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. Last Updated: 07/27/2016

Zubkov Shows Who's the Boss

With his brusque style and tough demeanor, Prime Minister Viktor Zubkov appears to have won few friends a month after taking the top seat at the White House.

He has become known for lashing out at his ministers at a moment's notice, raising questions about whether his behavior points to grandstanding or a desire to get things done.

At a weekly Cabinet meeting Thursday, Zubkov harshly confronted new Economic Development and Trade Minister Elvira Nabiullina after a lengthy and detailed presentation on management of the country's federal investments.

"You talked about control measures, but where and when will they be implemented? This must be done already, before the projects are developed," Zubkov shouted. "There must be documents! Don't just declare it to us, we must see documents."

Zubkov was plucked from relative obscurity a month ago to replace Mikhail Fradkov, who resigned in a government shake-up ahead of State Duma elections in December and the presidential vote in March.

"Unlike every other former prime minister, Zubkov came straight from the Soviet past, with a provincial bureaucratic style," said Nikolai Petrov, an analyst at the Carnegie Moscow Center.

Zubkov headed a collective farm in Soviet times and started his political career by joining Putin's circle in St. Petersburg in the mid-1990s, eventually becoming head of the Federal Financial Monitoring Service.

Battling corruption has become his cause celebre. Continuing his criticism of Nabiullina on Thursday, he slowed into a mumble to say, "Money, money, money must always be regulated."

Duma Deputy Viktor Ilyukhin, a Communist who sits on the Duma's Security Committee, said Zubkov had sought to score points by scolding rank-and-file officials and making headline-making but largely useless trips to the regions over the past month.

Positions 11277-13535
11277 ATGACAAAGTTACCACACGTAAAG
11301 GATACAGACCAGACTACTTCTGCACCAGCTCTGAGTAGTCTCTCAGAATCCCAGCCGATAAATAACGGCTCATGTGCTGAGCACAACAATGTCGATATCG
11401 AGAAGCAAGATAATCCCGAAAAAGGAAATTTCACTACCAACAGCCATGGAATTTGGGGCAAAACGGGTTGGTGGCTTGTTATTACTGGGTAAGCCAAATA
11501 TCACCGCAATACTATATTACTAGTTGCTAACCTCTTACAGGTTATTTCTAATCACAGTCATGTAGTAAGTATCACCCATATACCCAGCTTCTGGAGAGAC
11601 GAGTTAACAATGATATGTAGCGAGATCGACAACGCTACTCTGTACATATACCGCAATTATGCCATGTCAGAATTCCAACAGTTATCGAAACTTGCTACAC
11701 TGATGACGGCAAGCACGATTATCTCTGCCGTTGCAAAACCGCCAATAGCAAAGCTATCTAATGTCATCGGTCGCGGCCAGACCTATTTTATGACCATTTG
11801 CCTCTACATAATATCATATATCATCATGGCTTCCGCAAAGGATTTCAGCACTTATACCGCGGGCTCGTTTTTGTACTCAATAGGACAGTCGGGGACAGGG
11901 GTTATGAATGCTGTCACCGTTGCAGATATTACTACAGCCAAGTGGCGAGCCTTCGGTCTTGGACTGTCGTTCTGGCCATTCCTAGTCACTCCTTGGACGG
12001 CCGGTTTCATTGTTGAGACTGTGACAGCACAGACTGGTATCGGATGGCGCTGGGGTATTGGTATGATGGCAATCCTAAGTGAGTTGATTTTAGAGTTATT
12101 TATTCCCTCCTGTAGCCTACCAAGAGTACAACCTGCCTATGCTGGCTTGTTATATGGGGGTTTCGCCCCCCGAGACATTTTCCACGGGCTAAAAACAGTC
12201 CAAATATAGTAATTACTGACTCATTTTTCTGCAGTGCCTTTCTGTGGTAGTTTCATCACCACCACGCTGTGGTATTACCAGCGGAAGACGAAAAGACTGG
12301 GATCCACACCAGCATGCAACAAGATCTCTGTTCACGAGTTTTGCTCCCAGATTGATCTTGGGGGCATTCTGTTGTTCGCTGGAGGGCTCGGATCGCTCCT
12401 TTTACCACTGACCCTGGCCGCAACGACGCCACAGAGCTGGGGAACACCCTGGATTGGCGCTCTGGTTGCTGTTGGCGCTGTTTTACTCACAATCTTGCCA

Ahead of a recent trip to Penza, local authorities forced markets to drastically lower prices, prompting widespread unhappiness among vendors, said Ilyukhin, who represents Penza in the Duma. He voiced doubt whether a half-day trip could bring tangible results. "His stint has been all about PR," he said.

This week, the Russian edition of Newsweek cited a Kremlin source as saying Zubkov's aggressive style was ruffling some feathers -- which might explain why the enormous press coverage Zubkov received after his surprise appointment has drastically subsided.

Yet Zubkov is still getting more airtime than his two first deputy prime ministers, Sergei Ivanov and Dmitry Medvedev, who are believed to be in the running to succeed Putin in March.

From Aug. 1 to Oct. 10, Zubkov received 914 mentions on national television, which is state-controlled, compared with 551 for Ivanov and 379 for Medvedev, according to Medialogia, a media monitoring company. Zubkov also leads in print coverage, getting 1,448 mentions to Ivanov's 1,170 and Medvedev's 937 over the same period.

An aide to one of Zubkov's deputies defended the prime minister, saying some officials did not realize the vast amount of autonomy and responsibility that ministers enjoyed under Fradkov. "The role of the prime minister was that of a mediator," the aide said. Zubkov, on the other hand, is shifting gears and accumulating more power, he said. "I don't see anything bad about that, sometimes it could be helpful," he said. "It's just a different style of management."

Zubkov presided over Thursday's Cabinet meeting with steely eyes and a frown, breaking into a quick smile when it appeared no more ministers would approach Nabiullina with a question. That smile quickly faded when Medvedev broke in with a comment. Zubkov quickly cut him off. "Let's finish this up quickly," he said. "Time is flying away."

The Cabinet on Thursday approved investing 640 billion rubles ($25.7 billion) in state funds and firms this year, taking the sums from the federal budget and the oil-rich stabilization fund.

Nabiullina said 90 billion rubles would go toward infrastructure projects, including 15 billion for a fund to encourage high-tech venture capital projects. The Cabinet confirmed 130 billion rubles would go to set up the state nanotechnology firm, while 180 billion rubles was earmarked for Vneshekonombank.

Zubkov found one last thing to criticize, accusing the Cabinet of stalling on the construction of a St. Petersburg highway. "What is it taking so long? Is everything ready? No, it's not. The city is working, but the government isn't."